On October 6th, the Levi’s brand is launching its “SecondHand” initiative in the U.S. as a part of the company’s larger commitment to making fashion sustainable and circular. This will be the first-of-its-kind buy-back program for a global denim brand, enabling customers to purchase second-hand jeans and jackets on levi.com while also allowing customers to turn in their worn jeans and jackets (in Levi’s stores) for a gift card towards a future purchase.
How will this work? Levi’s stores will offer $15 – $25 for denim that can be resold and $30 – $35 for vintage denim. If your Levi’s denim is too worn out, the company will still offer $5 towards a future purchase. All of these SecondHand items will then be available on the SecondHand marketplace, at affordable prices, ranging from roughly $30 – $100, making Levi’s accessible to a wider base of consumers. The brand is taking the first steps in making SecondHand denim second nature, in hopes that it will inspire more denim labels to introduce a similar offering.
“Repurposing and repairing clothes requires minimal additional energy input, no water, and no dyes to make more jeans,” said Jennifer Sey, chief marketing officer at Levi’s. “Buying a used pair of Levi’s jeans through SecondHand saves approximately 80 percent of the CO2 emissions and 700 grams of waste compared to buying a new pair of Levi’s jeans.”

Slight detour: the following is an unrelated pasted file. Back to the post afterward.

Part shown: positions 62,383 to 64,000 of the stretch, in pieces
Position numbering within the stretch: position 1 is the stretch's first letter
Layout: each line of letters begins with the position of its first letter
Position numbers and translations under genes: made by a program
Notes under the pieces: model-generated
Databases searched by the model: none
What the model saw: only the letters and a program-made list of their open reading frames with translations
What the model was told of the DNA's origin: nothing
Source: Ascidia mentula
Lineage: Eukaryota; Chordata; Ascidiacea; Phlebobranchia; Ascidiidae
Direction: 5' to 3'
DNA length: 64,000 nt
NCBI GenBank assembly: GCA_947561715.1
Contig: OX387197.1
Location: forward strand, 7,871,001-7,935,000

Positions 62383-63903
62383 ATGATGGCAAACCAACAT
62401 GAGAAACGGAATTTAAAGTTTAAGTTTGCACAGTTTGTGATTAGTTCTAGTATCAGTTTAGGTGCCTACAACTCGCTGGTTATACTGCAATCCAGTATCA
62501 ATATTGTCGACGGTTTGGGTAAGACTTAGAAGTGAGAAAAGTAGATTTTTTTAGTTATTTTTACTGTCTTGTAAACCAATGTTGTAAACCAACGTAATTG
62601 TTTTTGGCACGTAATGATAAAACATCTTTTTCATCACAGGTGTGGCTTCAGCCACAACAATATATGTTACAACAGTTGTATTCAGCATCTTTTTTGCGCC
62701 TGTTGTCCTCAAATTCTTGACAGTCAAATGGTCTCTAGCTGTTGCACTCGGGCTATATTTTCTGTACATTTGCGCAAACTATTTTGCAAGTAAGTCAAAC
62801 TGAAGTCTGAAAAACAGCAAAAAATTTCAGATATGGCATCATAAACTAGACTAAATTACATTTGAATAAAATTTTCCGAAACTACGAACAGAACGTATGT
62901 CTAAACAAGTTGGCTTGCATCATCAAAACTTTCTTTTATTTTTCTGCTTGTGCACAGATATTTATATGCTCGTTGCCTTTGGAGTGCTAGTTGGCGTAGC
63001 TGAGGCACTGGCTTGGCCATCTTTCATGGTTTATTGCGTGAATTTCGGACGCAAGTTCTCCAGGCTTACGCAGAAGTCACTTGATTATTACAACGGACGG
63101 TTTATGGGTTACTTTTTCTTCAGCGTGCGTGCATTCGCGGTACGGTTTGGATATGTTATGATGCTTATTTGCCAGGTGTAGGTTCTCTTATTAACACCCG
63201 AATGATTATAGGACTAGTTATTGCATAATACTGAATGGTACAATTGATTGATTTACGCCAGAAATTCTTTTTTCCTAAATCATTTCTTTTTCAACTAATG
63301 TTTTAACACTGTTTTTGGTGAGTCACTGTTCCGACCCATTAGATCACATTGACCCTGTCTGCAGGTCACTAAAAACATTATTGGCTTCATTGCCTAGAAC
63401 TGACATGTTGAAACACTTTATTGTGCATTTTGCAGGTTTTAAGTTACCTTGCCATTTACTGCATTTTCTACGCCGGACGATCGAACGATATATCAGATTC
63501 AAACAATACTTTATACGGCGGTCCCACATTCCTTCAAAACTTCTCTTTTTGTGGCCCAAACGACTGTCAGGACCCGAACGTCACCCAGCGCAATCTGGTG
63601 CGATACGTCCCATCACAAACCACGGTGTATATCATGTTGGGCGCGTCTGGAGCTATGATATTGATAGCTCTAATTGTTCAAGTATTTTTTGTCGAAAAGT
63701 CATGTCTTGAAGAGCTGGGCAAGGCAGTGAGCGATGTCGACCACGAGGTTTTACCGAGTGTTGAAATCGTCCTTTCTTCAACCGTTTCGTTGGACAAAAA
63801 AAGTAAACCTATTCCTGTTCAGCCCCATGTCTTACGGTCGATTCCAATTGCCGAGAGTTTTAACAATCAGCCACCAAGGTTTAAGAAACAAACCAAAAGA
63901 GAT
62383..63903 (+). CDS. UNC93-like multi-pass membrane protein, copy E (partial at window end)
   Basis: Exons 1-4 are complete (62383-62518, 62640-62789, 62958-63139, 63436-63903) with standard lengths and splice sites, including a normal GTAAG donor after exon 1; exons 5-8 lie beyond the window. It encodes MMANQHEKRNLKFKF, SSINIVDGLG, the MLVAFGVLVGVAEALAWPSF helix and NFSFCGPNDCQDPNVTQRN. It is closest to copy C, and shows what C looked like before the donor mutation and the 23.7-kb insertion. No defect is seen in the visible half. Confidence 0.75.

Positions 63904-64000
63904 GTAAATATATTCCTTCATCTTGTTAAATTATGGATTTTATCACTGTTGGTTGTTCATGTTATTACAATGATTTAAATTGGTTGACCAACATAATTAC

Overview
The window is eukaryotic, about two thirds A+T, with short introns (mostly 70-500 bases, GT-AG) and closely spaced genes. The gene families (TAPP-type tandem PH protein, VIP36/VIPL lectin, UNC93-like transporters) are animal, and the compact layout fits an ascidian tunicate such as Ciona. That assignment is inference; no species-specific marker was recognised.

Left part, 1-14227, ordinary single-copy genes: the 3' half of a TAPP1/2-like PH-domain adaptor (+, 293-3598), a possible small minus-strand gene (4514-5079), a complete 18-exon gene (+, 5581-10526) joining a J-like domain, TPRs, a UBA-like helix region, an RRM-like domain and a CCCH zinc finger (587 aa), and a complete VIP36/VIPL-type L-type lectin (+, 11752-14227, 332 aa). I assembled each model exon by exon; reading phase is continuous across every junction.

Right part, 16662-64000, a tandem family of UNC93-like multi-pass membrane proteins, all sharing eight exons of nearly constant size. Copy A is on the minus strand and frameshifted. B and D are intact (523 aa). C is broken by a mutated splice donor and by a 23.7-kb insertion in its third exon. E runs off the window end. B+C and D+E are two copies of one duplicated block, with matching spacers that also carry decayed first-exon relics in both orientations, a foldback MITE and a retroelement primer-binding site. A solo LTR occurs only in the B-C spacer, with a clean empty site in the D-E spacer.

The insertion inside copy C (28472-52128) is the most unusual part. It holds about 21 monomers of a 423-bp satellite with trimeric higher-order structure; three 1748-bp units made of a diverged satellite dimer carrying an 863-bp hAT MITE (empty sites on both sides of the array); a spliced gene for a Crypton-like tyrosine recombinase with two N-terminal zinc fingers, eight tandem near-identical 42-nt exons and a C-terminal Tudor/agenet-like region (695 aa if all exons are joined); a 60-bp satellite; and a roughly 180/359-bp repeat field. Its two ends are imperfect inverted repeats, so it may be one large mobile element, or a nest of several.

While Levi’s says that it is excited to partner with emerging technologies to recycle more of its denim in the manufacturing process, such as the recent Wellthread Recycled Denim collection launched in partnership with re:newcell, the brand is also looking to give previously loved Levi’s jeans and jackets a second life.
The brand has partnered with recommerce technology and logistics start-up company Trove to handle the backend operations of Levi’s SecondHand resale platform including cleaning, inventory processing, and fulfillment. As the brand moves towards a circular supply chain, Trove gives its consumers an opportunity to participate in the circular fashion economy.
“Getting more use out of existing products is the single biggest move we can make toward a more circular and sustainable supply chain,” added Andy Ruben, founder and CEO Trove.